Ineffective protections: A recent court decision has rendered California's private college free-expression law useless, advocates say
First Amendment advocates say a recent California Supreme Court decision not to hear an appeal from a former Occidental College radio host has left a gaping hole in California’s Leonard Law, which affords freedom of expression protection to private college students.
The case centered on former shock jock Jason Antebi, who claimed the university violated his rights under the California Education Code section 94367 (frequently referred to as the Leonard Law after its sponsor, former state Sen. Bill Leonard), a statute designed to protect free expression at private colleges. Similar California laws provide protections to high school and public college students. A lower court’s ruling said that Antebi could not make the claim because the statute only applies to current students. Antebi did not file his lawsuit until after he graduated from the college, almost a year after he was fired over comments made on his popular student radio show.
Reaction in California has been mixed, with some student editors and student media advisers doubting that the decision will have much of an impact. But others say they worry that the state supreme court’s refusal to review the case now renders the Leonard Law ineffective, and paves the way for administrators to censor.
“The one law meant to protect students at private campuses from being punished for speech is demolished and useless,” Antebi said. “It’s devastating for any student media, any student who has an opinion that could be deemed offensive to the administration.”
Antebi asked the state supreme court to review the previous ruling because he says it allows administrators to censor students by simply kicking them out of school so they will not have legal grounds to challenge the censorship in court.
“I think that this interpretation of the Leonard Law creates a huge loophole in the statute allowing colleges to engage in behavior they shouldn’t,” said Christopher Arledge, the lawyer who represented Antebi in the lawsuit.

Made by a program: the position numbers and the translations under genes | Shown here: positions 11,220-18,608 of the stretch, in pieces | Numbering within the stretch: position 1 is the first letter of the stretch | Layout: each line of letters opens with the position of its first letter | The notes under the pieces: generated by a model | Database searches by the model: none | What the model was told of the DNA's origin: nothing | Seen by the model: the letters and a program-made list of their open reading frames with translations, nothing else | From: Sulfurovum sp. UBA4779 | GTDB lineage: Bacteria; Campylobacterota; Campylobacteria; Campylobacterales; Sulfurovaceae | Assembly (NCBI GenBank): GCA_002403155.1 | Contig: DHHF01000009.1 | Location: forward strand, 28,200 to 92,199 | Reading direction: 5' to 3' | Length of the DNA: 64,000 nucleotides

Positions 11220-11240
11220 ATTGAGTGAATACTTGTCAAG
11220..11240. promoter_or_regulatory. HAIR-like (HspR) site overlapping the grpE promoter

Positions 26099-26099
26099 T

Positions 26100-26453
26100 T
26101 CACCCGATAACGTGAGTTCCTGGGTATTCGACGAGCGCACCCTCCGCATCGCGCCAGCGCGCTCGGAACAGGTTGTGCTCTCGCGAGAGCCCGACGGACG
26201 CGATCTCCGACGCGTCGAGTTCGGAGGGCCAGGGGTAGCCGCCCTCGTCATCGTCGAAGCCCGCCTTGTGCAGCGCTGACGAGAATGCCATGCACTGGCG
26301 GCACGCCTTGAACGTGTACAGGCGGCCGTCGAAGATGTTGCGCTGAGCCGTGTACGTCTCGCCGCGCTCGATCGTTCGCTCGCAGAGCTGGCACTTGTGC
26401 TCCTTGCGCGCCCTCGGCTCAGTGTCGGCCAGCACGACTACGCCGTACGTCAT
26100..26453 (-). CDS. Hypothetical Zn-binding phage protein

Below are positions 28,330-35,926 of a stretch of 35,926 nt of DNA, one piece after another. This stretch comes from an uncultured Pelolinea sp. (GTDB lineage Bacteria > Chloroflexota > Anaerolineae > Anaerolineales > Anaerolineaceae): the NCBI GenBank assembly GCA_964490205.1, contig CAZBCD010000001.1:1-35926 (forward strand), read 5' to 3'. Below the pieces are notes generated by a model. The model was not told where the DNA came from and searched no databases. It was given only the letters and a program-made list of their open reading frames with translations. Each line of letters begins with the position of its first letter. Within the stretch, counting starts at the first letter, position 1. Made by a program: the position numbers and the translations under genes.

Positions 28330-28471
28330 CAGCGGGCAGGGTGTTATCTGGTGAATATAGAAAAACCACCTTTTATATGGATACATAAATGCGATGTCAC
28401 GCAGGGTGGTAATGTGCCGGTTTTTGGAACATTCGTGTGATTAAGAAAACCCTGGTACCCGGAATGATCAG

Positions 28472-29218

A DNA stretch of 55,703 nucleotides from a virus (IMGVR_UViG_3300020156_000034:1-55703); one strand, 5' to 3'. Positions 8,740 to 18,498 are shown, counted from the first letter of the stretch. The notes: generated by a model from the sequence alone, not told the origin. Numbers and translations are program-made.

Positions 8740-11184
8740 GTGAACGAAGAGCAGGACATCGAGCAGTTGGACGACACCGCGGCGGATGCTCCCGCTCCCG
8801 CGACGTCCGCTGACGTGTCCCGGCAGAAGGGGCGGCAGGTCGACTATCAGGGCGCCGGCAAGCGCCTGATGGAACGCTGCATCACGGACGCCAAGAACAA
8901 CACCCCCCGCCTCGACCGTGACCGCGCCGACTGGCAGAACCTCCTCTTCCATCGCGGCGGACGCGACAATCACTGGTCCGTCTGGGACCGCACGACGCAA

One part of Antebi’s lawsuit, alleging defamation against a university official, is still pending. The judges also rejected a request from the First Amendment Project, an advocacy group in Oakland, and the Student Press Law Center to de-publish the opinion from the lower court’s ruling. A California Court of Appeal’s ruling is legal precedent if it is published.
Stuart Tochner, who represented Occidental College in the case, said he is pleased with the California Supreme Court’s decision, and is prepared to defend the defamation claims against his clients.
Meanwhile, Antebi said he will continue to pursue his cause in the state legislature, where wording of the Leonard Law could be changed to apply to both current and former students.
“I was hoping throughout all of this that Oxy wouldn’t have gotten away with what they did, but in the end I guess they did,” Antebi said. “I would hate to see private colleges in California to use the ruling in my case to stifle speech.”
An Occidental College student from 2000 to 2004, Antebi was active in the student council and had his own show at the student-run radio station.
Antebi said decisions he made in 2004 on the student council and comments he made on his show angered some students who eventually engaged in a recall effort against him. Court documents state that his opponents called Antebi a “racist,” that he “sexually harassed women” and that he was anti-Semitic.
Antebi claimed he tried to report the incidents to administrators, but was told he “would have to fight [his] own battles.” On March 11, 2004, Antebi used his radio show to mock and criticize his opponents. In the two weeks after Antebi made his comments, three students filed sexual harassment complaints against him based on the on-air remarks and he was fired.
Maryanne Horowtiz, Occidental College’s Title IX officer, investigated the complaint and found that the March 11 program had violated the university’s policy against creating a hostile environment and sexual harassment. Her report recommended that Antebi apologize to the complainants, to the college community and seek counseling.
Antebi appealed the findings within the university. Rameen Talesh, associate dean of students, conducted a disciplinary conference with Antebi and ordered censure until May 17, 2004. Antebi also appealed Talesh’s findings to the university president and the college’s board of trustees, but only after the deadline to do so passed. Antebi graduated from the university in the spring of 2004.
In his lawsuit filed in March 2005, Antebi claimed that his termination violated the Leonard Law. The law says private schools may not punish a student for expression that would be protected by the First Amendment off-campus.
The lower court rejected Antebi’s claims, saying that because he had already graduated from Occidental College when he filed the lawsuit, he could not sue the school because the law only applies to students “enrolled” in school despite the fact that he had been a student when the punishment occurred.